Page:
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www.SkyReport.com - used with permissionSkyBOX: Forecasting The Telecomm Future
by Evie Haskell, Mediabiz.com
So it's now post-Thanksgiving and we're giving thanks that the fine folks at C-SPAN are running a nice little interview series known as The Communicators. The basic idea behind the series is that, considering the giant upheavals now roiling media industries, things like telecommunications reform, regulation, legislation and even just general blathering are of some import ... and maybe, just maybe, it would be a good idea to pay attention. (C-SPAN is great at this paying-attention stuff and, given the business we're all in, it seems like paying attention to telecommunications thoughts on the Hill might indeed be a good idea.)
Anyway, the post-Thanksgiving turkey-stuffing-cranberry-green-bean-pumpkin-pie bloat is not exactly conducive to column writing. Thus we were especially grateful to note that the current Communicators show features interviewer Susan Swain discussing the current state of the FCC, media ownership and such with Progress & Freedom Foundation senior fellow Adam Thierer. (To catch the show, tune in tonight on C-SPAN 2 at 8 p.m.) We decided that discussing things with a talking head (especially one that can't talk back) might be a good deal easier than writing a column, so here is a quick look at a few of Thierer's key points on telecommunications reform and (of course) our take on his takes.
Point #1: The Democratic wave will not grind all things telecommunications to a halt on the Hill ... but don't look for franchise reform anywhere in the near future. (And don't think it really matters, either.)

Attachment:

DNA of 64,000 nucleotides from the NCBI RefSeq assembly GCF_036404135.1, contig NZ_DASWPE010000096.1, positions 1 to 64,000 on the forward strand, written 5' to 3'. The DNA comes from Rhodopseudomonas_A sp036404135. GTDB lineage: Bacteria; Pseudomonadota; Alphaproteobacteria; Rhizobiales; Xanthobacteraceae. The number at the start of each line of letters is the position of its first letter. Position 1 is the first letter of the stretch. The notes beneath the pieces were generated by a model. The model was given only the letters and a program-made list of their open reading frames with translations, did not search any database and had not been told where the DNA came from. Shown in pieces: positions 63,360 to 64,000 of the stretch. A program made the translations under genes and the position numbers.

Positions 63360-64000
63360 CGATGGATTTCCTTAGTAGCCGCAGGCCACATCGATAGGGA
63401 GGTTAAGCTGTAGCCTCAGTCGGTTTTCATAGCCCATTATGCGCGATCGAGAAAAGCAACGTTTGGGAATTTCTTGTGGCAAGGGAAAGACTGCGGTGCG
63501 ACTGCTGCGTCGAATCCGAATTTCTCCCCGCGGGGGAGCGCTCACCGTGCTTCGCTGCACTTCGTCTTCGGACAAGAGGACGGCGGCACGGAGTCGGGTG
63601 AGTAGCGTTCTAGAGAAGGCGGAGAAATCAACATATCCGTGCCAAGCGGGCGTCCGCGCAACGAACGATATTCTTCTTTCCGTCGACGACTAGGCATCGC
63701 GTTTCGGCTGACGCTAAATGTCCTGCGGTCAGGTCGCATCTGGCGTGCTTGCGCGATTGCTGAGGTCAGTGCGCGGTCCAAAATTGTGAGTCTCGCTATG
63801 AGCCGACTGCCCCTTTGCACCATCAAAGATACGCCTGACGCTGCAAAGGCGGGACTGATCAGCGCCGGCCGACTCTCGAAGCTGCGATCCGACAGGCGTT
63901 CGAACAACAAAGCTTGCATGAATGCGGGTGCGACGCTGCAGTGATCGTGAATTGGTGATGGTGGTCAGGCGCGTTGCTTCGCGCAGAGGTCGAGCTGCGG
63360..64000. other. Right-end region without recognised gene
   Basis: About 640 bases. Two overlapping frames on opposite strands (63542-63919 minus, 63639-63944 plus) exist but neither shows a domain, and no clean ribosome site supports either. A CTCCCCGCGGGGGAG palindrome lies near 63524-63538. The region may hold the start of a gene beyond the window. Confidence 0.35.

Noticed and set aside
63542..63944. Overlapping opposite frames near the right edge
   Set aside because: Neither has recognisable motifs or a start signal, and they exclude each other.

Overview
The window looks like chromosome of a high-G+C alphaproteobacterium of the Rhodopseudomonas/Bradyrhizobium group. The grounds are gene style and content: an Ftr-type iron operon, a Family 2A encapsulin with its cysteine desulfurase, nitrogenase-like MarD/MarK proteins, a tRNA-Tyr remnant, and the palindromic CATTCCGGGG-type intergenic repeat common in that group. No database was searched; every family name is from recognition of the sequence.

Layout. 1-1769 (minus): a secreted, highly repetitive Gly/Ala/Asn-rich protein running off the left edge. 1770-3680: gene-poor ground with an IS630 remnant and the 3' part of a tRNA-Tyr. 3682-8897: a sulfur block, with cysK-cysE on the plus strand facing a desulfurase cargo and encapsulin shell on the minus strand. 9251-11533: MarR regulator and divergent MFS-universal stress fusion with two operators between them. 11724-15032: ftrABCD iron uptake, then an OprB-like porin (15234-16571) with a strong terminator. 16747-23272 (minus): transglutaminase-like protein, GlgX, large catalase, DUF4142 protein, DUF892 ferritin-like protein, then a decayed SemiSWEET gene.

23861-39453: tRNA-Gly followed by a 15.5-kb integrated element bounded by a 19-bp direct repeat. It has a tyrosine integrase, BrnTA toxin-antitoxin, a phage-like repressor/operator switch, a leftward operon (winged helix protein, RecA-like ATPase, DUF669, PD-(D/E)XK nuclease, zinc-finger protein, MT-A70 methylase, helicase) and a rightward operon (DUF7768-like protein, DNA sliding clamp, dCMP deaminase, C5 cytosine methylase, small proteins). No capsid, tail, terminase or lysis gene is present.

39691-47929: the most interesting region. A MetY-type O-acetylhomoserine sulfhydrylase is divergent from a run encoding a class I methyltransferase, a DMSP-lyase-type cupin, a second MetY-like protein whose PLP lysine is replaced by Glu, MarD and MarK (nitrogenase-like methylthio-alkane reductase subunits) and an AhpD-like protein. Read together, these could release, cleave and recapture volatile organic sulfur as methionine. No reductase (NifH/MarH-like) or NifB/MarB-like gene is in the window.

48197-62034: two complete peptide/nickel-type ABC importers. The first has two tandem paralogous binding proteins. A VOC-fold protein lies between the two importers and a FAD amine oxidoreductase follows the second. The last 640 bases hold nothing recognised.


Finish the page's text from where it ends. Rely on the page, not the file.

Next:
Says Thierer: "Telecommunications and media policy traditionally aren't as partisan as other issues. But there's really not the appetite for comprehensive communications reform on the Hill right now and things don't look good for reform in the franchise rules."
Of course, as Thierer readily notes, this may not matter that much. As more states and local areas change their own franchise processes, making it easier for telcos to offer video services and sometimes (but not always) offering tit-for-tat rule changes for cable, the fed's blessing becomes a tad beside the point.
Point #2: Media ownership rules could change. If, if, if .... "Media ownership might get resolved," Thierer says, "if (FCC commissioner Kevin) Martin gets the votes on the Republican side lined up."
As Thierer points out, the commission is (finally) full-up with commissioners (tilted to the red, as per the White House) thus motion forward on ownership rules is possible. Martin is taking a fairly narrow approach on the issue, however, and the most likely change across the next year will involve only newspaper and broadcaster cross-ownership.
Point #3: The really important question for the future likely revolves around the reallocation and regulation of wireless services.
Says Thierer, "Spectrum reform policies are the most important" issues now before Congress. Currently, he says, "We have a very inefficient use of spectrum" but once the broadcasters convert to all digital services (a milestone slated for February 2009) an opportunity for true reform will raise its head as analog spectrum reverts back to the federal government. (Well, we hope it does, but that's another discussion ...)
At any rate, in Thierer's view, entities controlling wireless spectrum should be allowed to use that spectrum for whatever services they deem most in demand. This seems reasonable IF the spectrum holders have in fact paid for their use of the spectrum. But should broadcasters, who have been granted free spectrum to use for the "public good," be able to reuse or even sell their spectrum for other services? It's a knotty question ... and one we're sure they'll be tackling on The Communicators in future shows. (Maybe even in time for the upcoming post-Christmas turkey-stuffing-cranberry-green-bean-pumpkin-pie ....)